As far as glucose profile is concerned, the increased level of the postprandial glucose level was prominent with a percentage of 37.18% (male- 37.98% and female- 35.71%) followed by fasting glucose level i.e., 36.48% (male- 40.42% and female- 29.62%). The high percentage of increased level of postprandial glucose level also shows that the prevalence of diabetes was very common. It also reflects the eating behavior of the population. The sample were basically from Tamil Nadu based population of South India and Jharkhand based population of north India, where rice is very common in food and it is a fact that rice contains high amount of sugar. The overall increased level of lipid and glucose profile is also an indicator of the prevalence of obesity.
The p-value was not coming with significant value and it may be due to random sampling and marginal difference in age groups. The different biochemical parameters were studied over different categories. The different parameters over male and female, obese/overweight and non obese are depicted in Table 4 and 5, respectively. The biochemical parameters were observed high in obese subjects than non obese subjects in both males and females.
TABLE 4: DIFFERENT BIOCHEMICAL PARAMETERS OVER MALES AND FEMALES
|BMI (kg/m2)||27.18 ± 3.97
(Range 16.72 36.73) n=137
|27.04 ± 4.79
(Range 16.02-34.19) n=80
|TC (Total cholesterol) (mg/dL)||164.01 ± 43.92
(Range 81.05-261) n=137
|159.36 ± 47.25
(Range 81-266) n=80
|HDL-c (High density lipoprotein conc.) (mg/dL)||41.01 ± 12.89
(Range 18.68-95.47) n=137
|43.83 ± 11.95
(Range 17-71) n=80
|LDL-c (Low density lipoprotein conc.) (mg/dL)||100.16 ± 41.03
(Range 13.64-190.6) n=137
|91.45 ± 37.33
(Range 30-183) n=80
|TGL (Triglyceride) (mg/dl)||132.48 ± 60.72
(Range 29.75-345.72) n=137
|126.38 ± 60.74
(Range 45.45-315.49) n=80
|Fasting glucose (mg/dL)||106.44 ± 32.30 (Range 70-196) n=47||108.47 ± 39.03 (Range 70-151.8) n=27|
|Postprandial glucose (mg/dL)||125.76 ± 61.14
(Range 28.7-298) n=129
|123.09 ± 59.42
(Range 56.15-340) n=70
n= Number of subjects
TABLE 5: DIFFERENT BIOCHEMICAL PARAMETERS OVER OBESE/OVERWEIGHT AND NON OBESE SUBJECTS
|Parameters||Obese Male||Healthy Male||Obese Female||Healthy Female|
|BMI (kg/m2)||29.17 ± 3.01
|23.08 ± 2.03
|30.06 ± 2.67
|21.55 ± 2.15
|TC (Total cholesterol) (mg/dL)||166.83 ± 47.47
|158.81 ± 44.73
|166.51 ± 52.87
|144.13 ± 44.80
|HDL-c (High density lipoprotein conc.) (mg/dL)||41.02 ± 12.98.
|38.12 ± 12.75
|43.54 ± 11.43
|37.04 ± 11.77
|LDL-c (Low density lipoprotein conc.) (mg/dL)||104.45 ± 45.14
|97.77 ± 38.75
|97.10 ± 47.46
|87.27 ± 19.53
|TGL (Triglyceride) (mg/dL)||138.66 ± 71.36
|119.40 ± 45.24
|133.07 ± 62.62
|112.52 ± 70.87
|Fasting glucose (mg/dL)||106.04. ± 36.75
|99.72 ± 28.70
|125.46 ± 45.96
|85.47 ± 12.64
|Postprandial glucose (mg/dL)||118.21 ± 58.39
|108.97 ± 46.75
|99.29 ± 34.76
n= Number of subjects
This study can be linked with the further molecular and computational biology work for establishment of association of genetics in the development of obesity along with all anthropometric and biochemical factors. A number of computation studies has been performed to examine the association of obesity with genetical parameters. four nsSNPs from FTO gene i.e., rs139000284, rs139577103, rs368490949, rs373076420 and four nsSNPs from NEGR1 gene i.e., rs145524630, rs267598710, rs373419972, rs375352213 were found to be frequent and functionally important by all the different computational tools (PolyPhen and PANTHER in case of FTO and PolyPhen, PANTHER, PROVEAN, SIFT, Mut Pred and M-CAP in case of NEGR1) 27, 28, 29. Furthermore a number of genetic varients were also identified from gene SLC6A14 30. Similarly a number of other genes were tested for its linkage with development of obesity and other biochemical and anthropometrical parameters. All these experiments needs to verify on human being through in-vivo studies.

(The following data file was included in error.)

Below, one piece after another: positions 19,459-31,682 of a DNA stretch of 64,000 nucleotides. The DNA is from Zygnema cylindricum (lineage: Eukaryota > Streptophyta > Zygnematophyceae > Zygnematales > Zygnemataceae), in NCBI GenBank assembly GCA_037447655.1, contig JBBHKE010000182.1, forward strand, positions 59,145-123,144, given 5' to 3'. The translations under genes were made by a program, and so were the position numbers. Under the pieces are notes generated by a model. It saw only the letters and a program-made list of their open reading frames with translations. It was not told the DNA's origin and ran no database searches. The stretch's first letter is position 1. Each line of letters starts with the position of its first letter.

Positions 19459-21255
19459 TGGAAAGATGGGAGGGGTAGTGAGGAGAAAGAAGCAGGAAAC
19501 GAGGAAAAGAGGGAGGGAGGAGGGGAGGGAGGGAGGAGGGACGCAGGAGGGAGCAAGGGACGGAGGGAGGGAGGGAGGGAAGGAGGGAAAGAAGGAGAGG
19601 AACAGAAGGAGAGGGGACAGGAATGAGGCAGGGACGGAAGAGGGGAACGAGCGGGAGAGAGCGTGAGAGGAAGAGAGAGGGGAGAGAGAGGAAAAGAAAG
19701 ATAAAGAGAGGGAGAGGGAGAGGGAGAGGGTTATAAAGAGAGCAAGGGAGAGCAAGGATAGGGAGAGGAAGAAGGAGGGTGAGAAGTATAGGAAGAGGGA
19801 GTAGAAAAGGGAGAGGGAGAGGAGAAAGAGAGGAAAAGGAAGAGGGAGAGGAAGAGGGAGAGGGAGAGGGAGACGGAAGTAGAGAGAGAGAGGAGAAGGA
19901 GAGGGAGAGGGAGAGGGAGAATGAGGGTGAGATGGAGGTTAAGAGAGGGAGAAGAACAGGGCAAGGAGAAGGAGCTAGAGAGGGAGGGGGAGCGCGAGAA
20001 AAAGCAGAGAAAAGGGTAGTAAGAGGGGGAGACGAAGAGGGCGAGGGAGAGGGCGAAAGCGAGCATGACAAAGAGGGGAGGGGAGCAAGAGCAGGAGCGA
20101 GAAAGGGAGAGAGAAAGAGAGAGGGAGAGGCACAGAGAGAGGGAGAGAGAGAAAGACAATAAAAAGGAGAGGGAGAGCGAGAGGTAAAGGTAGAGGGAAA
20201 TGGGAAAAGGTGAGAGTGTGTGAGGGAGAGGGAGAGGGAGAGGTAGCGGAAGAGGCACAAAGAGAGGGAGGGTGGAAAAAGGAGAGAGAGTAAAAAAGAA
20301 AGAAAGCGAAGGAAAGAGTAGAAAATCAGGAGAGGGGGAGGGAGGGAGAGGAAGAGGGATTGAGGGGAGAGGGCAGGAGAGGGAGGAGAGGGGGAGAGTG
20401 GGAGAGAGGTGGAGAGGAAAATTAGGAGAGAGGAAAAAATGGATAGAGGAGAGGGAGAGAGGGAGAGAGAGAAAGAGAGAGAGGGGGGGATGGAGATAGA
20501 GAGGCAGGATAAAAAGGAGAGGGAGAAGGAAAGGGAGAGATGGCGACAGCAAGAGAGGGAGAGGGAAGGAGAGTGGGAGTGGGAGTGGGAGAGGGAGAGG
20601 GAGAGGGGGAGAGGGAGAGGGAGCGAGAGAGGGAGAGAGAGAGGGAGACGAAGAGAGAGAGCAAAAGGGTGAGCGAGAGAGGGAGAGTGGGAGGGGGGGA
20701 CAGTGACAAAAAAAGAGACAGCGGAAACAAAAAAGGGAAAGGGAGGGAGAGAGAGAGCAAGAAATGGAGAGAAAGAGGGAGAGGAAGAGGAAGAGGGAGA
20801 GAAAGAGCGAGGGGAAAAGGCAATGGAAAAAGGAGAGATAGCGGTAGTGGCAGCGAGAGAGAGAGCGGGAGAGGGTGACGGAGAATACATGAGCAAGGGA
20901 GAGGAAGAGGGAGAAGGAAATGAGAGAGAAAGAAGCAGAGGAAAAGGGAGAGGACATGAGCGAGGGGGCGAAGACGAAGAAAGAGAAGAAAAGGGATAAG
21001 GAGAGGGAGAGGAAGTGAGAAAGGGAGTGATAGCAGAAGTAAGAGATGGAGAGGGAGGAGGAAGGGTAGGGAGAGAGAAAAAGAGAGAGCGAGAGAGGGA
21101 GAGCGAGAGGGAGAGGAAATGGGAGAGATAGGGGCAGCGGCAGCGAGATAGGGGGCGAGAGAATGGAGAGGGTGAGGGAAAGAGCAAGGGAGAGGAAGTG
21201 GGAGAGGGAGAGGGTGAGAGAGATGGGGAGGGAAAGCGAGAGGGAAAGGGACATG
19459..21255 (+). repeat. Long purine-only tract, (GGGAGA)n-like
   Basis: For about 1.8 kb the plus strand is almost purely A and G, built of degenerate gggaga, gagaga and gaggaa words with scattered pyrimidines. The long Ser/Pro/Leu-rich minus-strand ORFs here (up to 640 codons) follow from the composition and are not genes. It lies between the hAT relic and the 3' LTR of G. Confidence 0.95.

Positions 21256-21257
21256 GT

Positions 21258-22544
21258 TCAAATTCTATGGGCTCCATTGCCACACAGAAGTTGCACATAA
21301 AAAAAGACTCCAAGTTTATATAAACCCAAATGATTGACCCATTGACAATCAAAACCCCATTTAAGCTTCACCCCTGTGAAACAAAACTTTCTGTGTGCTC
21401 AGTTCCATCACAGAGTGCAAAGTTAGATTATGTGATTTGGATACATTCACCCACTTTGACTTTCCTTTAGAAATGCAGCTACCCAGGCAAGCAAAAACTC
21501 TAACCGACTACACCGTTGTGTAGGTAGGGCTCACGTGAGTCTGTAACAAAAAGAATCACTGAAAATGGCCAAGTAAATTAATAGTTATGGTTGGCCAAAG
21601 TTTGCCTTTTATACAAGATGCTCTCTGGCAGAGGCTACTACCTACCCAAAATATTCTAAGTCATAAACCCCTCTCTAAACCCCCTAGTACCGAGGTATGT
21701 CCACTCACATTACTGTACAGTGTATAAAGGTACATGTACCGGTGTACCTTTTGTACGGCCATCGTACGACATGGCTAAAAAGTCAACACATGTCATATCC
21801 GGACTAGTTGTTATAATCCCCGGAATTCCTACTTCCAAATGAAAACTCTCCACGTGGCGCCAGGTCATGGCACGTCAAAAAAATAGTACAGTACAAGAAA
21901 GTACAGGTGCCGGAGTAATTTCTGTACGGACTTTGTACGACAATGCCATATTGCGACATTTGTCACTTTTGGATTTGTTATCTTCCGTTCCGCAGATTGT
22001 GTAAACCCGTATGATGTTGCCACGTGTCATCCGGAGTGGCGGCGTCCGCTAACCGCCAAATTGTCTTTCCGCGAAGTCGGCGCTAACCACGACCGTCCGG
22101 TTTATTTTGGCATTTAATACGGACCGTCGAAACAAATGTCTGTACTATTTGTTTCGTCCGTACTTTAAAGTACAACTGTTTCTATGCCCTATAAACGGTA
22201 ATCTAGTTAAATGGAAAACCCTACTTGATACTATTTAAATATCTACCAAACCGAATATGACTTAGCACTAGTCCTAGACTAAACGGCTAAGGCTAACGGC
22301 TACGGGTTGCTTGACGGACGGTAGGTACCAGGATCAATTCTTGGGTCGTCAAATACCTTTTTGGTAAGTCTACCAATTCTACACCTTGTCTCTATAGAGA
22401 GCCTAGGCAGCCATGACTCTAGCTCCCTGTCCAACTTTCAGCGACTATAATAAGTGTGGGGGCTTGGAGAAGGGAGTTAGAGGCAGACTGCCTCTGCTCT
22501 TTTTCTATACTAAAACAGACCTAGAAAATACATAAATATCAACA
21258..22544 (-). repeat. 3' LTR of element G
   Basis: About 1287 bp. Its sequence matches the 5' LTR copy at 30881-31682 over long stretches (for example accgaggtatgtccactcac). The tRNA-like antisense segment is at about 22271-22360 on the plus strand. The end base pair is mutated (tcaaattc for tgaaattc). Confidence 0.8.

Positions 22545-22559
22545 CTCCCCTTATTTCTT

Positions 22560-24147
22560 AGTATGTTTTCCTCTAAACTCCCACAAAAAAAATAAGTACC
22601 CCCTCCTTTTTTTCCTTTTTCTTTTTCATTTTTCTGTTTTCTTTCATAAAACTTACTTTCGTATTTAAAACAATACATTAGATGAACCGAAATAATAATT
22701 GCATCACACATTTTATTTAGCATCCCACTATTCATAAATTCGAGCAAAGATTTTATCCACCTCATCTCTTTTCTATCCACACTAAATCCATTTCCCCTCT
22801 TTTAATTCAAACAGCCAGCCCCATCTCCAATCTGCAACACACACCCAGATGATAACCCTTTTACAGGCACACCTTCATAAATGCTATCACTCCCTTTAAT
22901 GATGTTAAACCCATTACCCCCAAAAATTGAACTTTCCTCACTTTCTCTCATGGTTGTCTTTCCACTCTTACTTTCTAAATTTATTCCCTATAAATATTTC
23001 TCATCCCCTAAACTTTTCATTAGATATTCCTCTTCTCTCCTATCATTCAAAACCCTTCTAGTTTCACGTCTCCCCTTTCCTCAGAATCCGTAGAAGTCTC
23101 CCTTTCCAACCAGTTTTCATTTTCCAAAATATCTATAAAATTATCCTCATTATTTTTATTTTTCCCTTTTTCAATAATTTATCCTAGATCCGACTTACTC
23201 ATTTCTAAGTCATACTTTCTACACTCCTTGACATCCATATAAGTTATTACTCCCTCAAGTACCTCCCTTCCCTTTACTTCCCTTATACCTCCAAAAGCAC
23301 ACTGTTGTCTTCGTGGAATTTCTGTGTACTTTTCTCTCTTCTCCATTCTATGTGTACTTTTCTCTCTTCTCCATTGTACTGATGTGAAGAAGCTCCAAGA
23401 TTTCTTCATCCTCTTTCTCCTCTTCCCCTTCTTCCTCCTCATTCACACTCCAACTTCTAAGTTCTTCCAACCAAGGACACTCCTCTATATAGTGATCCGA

CONCLUSION: Obesity is an epidemic state of health, natural consequence of over nutrition and a sedentary lifestyle. Genetics is also playing an important role in the development of obesity. The combined percentage of obese and overweight by approximately 11% in children who belong to the financially poor background showing the prevalence of obesity but not limited to only over nutrition. Many children were found at the line of normal health, overweight and obesity.
By the time when they grow up may resulted in more epidemic state. Biochemical studies which show the increased level of lipid and glucose profiles are also indicate the prevalence of obesity. Earlier, it was thought that obesity is mainly found epidemic in developed countries, but now a days it is epidemic worldwide and developing countries like India is also at great risk.
ACKNOWLEDGEMENT: All authors are grateful to the VIT management, VIT, Vellore for providing lab facilities and work space. They are also thankful to VIT Health Centre for their support in arranging the samples for biochemical analysis. Permendra Kumar is thankful to UGC for getting SRF under RGNF scheme.
CONFLICTS OF INTEREST: Authors having no conflict of interest for publishing of this work.
FINANCIAL SUPPORT AND SPONCERSHIP: None
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How to cite this article:
Kumar P, Singh RK, Mahalingam K and Khora SS: Anthropometric and biochemical analysis of normal and obese subjects on an Indian population. Int J Pharm Sci & Res 2020; 11(3): 1152-60. doi: 10.13040/IJPSR.0975-8232.11(3).1152-60.
All © 2013 are reserved by International Journal of Pharmaceutical Sciences and Research. This Journal licensed under a Creative Commons Attribution-NonCommercial-ShareAlike 3.0 Unported License.
P. Kumar, R. K. Singh, K. Mahalingam and S. S. Khora *
School of Biosciences and Technology, Vellore Institute of Technology, Vellore, Tamil Nadu, India.
02 May 2019
09 September 2019
13 November 2019
01 March 2020